Authors: Sharon H Green, Charlotte Wang, Swethaa S Ballakrishnen, Hannah Brueckner, Peter Bearman
INCITE has published results from a research study analyzing how the timing of remittances received by women in migrant-sending countries impacts women’s health and autonomy. Focusing on a sample of respondents in the Indian state of Kerala, primary findings reveal that the benefits of remittances for women’s autonomy manifest more through the regularity and frequency with which they are received, than the amount of money remitted.
These conclusions indicate the need to look beyond questions of amount when studying the impact of remittances. They also suggest that very simple changes, which enable migrants to send funds back home more regularly, can make a difference in the lives of women and children left behind. “With regular remittances, even of small amounts of money, women are able to plan, and this planning capacity translates into greater autonomy over their health care decisions,” notes Charlotte Wang, INCITE’s Director of Research, who co-authored the paper. “Right now, though, migrants pay a fixed fee each time they send money home, and this incentivizes them to limit the number of times they remit funds. If fees were associated with amount, rather than frequency, remittances would likely be more frequent.”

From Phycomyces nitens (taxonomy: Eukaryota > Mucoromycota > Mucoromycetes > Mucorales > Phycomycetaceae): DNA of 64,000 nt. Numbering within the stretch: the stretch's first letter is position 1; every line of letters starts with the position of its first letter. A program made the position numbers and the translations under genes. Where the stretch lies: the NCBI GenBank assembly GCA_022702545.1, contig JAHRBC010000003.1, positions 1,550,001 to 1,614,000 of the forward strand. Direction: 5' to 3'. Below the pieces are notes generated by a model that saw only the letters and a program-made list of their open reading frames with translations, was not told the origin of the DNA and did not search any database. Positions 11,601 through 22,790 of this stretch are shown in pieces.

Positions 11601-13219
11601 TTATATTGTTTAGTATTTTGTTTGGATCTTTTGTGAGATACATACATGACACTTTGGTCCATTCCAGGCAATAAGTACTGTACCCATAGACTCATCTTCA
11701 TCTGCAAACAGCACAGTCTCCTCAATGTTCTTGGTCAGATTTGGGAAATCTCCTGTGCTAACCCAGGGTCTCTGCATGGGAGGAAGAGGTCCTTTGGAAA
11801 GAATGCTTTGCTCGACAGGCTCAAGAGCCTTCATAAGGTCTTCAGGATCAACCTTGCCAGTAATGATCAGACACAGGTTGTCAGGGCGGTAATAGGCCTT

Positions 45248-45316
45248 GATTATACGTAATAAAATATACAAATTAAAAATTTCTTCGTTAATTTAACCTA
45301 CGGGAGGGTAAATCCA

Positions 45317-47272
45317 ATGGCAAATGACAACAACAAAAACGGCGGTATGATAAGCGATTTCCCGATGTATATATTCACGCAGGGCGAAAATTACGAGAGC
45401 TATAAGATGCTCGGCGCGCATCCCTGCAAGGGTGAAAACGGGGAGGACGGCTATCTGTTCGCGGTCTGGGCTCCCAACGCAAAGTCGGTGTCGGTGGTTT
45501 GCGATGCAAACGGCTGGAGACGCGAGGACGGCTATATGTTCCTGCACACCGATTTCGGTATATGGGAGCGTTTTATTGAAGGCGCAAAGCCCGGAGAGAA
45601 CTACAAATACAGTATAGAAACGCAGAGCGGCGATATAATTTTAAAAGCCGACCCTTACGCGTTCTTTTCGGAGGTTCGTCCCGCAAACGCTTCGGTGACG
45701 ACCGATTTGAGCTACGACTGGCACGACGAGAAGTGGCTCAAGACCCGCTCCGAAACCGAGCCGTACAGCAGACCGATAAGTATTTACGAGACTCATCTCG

The research was conducted as part of INCITE’s Research & Empirical Analysis of Labor Migration Program (REALM), which centers on the social structures and dynamics of labor migration in the Persian Gulf region, with particular attention to processes taking place in migrant-sending countries.
Read the full paper, published in Social Science and Medicine: Population Health, here.